Americans Don’t Care About Nokia (or Huawei) – PCMag (Mar 7, 2017)
This is good from Sascha Segan, explaining why “Nokia” (really HMD Global) and its new 3310 are irrelevant in the US, but also in some ways more interestingly why Huawei (and other Chinese manufacturers) have long struggled here. With Nokia/HMD, it’s a long-standing lack of investment in the unique requirements of the US market including CDMA networking technology, whereas with Huawei it’s a more complex geopolitical issue involving Huawei’s networking gear. It’s easy to dismiss the US government’s objections to Huawei equipment in networks covering US network traffic as scaremongering or protectionism, but in a previous job I heard from very reliable sources about Chinese gear (not Huawei’s) in telecoms networks which had backdoors installed – these concerns can’t just be dismissed out of hand. But even beyond that, there are significant other reasons why the Chinese brands don’t succeed here, including notably the fact that those brands simply aren’t known, and in many cases the companies aren’t doing enough to change that. The one place where some of the Chinese brands do reasonably well in the US wireless market is the prepaid segment, were several have made a decent business. But that’s much less brand- and much more price-sensitive than the much larger postpaid market.
I’ve changed the headline here to reflect two key points from the article: that Lenovo has done an about face and decided to re-enshrine the Motorola brand as the main brand for its phones globally, rather than de-emphasize it as previously planned; and that the company is doubling down on its Moto Mods concept, rather than abandoning it as LG has. The branding decision is a no-brainer: it always seemed odd to take an iconic brand like Motorola and retire it in favor of the Lenovo brand, which has far less (and less positive) recognition among smartphone buyers globally. The Mods decision is an interesting one – this article has one of the first numbers I’ve seen on how well they’re selling – it sounds like roughly half of Moto Z phones are bought with at least one Mod, which is actually a pretty decent attach rate (no pun intended). But Lenovo’s latest financial results say the Z is on track for just 3 million shipments in its first year, relative to Lenovo’s 51 million total smartphone shipments in 2016, so this flagship is still a tiny fraction of its total sales. And that’s a problem, because the rest of Lenovo’s sales haven’t been going nearly as well, and those that have been are very low-end focused. That’s not a great recipe for eventual profitability in smartphones, something that’s remained elusive for Lenovo since it bought Motorola.
Apple and SAP today announced that the partnership they first unveiled last year is beginning to bear real fruit. Last year, they had announced plans for an SDK, a training academy, and some sample apps from SAP itself designed to show third party developers what could be done. All of those things have now made enough progress at this point to justify a second announcement about imminent launches and progress made since. Several of the elements of what the companies announced originally are going to be available in the next few weeks, and all that should help SAP’s enterprise customers and their partners develop better iOS apps that tap into the SAP back-end. This is part of Apple’s broader push into the enterprise over the last few years, something that’s critical for squeezing additional growth out of an increasingly saturated smartphone market in mature economies. But it’s also a good reminder that the announcements Apple makes in the enterprise space are very different from its usual product announcements – they’ll take at least months to come to fruition, and in many cases will take even longer after that to deliver really meaningful results – this is a long game.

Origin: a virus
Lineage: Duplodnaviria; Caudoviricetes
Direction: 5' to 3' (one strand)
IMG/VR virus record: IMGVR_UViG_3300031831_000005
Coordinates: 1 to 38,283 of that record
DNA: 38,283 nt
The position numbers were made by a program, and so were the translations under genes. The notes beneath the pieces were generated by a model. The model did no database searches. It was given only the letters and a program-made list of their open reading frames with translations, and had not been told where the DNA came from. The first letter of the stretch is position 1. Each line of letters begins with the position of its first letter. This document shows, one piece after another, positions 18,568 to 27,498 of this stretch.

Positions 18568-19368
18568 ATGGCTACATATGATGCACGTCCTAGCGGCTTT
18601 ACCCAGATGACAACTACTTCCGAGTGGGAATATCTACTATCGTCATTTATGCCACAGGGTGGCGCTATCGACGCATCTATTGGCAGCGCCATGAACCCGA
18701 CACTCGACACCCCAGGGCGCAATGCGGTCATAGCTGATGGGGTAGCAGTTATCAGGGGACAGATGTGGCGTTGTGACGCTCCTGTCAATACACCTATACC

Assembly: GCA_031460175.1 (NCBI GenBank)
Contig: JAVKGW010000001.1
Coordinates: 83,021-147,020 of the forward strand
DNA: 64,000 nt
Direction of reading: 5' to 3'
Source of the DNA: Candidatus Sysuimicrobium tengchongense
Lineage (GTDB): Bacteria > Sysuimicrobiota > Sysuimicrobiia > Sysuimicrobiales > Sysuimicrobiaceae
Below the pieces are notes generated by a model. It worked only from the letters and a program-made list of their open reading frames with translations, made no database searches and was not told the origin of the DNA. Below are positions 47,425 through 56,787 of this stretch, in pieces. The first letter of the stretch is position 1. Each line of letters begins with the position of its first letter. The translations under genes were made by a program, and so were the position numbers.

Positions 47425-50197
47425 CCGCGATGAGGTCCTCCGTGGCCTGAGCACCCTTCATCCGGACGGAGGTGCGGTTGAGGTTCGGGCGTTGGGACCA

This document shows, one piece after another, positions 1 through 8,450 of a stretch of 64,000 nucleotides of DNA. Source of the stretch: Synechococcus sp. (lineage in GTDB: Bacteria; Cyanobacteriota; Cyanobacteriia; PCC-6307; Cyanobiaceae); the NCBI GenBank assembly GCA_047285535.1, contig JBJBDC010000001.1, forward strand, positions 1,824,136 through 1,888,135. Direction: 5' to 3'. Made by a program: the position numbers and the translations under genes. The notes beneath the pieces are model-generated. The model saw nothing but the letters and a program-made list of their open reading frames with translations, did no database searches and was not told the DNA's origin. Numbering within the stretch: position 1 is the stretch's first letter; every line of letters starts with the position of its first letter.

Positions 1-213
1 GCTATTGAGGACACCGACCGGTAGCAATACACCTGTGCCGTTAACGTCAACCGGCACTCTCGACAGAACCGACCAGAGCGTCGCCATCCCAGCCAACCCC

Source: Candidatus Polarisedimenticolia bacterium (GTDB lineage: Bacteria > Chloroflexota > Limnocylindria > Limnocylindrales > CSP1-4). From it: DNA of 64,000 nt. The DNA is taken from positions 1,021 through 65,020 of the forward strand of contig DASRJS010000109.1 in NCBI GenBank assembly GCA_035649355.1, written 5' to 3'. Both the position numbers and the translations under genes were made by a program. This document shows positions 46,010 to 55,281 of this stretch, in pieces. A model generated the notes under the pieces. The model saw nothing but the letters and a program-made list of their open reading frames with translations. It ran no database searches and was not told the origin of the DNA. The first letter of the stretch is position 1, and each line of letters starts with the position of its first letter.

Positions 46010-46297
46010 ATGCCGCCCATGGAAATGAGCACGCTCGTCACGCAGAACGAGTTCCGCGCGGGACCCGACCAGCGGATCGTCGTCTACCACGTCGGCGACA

via Mac Rumors
After last year’s largely unsuccessful focus on modularity, it looks like LG has gone back the other way, with a really solid, slab-like phone that trades removable items for dust and water resistance. We’ve seen phone makers go for durability as a selling point before, sometimes in a core model and sometimes in a rugged variant (Samsung favors the latter), and it’s rarely enough to act as a big differentiator, especially in a premium phone. But it looks like LG is also majoring on the combination of a really big, high-res screen with small bezels and better one-handed use. It’s always interesting to watch the pendulum swing back and forth between masses of clever features and simplicity with the Android vendors, and we’re seeing that here. I’m betting this phone does better than the G5 last year, but LG continues to be in a tough spot in smartphones – it’s losing money every quarter, sales are falling, and it’s stuck in that unfortunate middle within the Android ecosystem where it’s neither at big scale in premium devices nor price competitive enough to do really well in the mid market. I don’t see this phone dramatically changing its fortunes.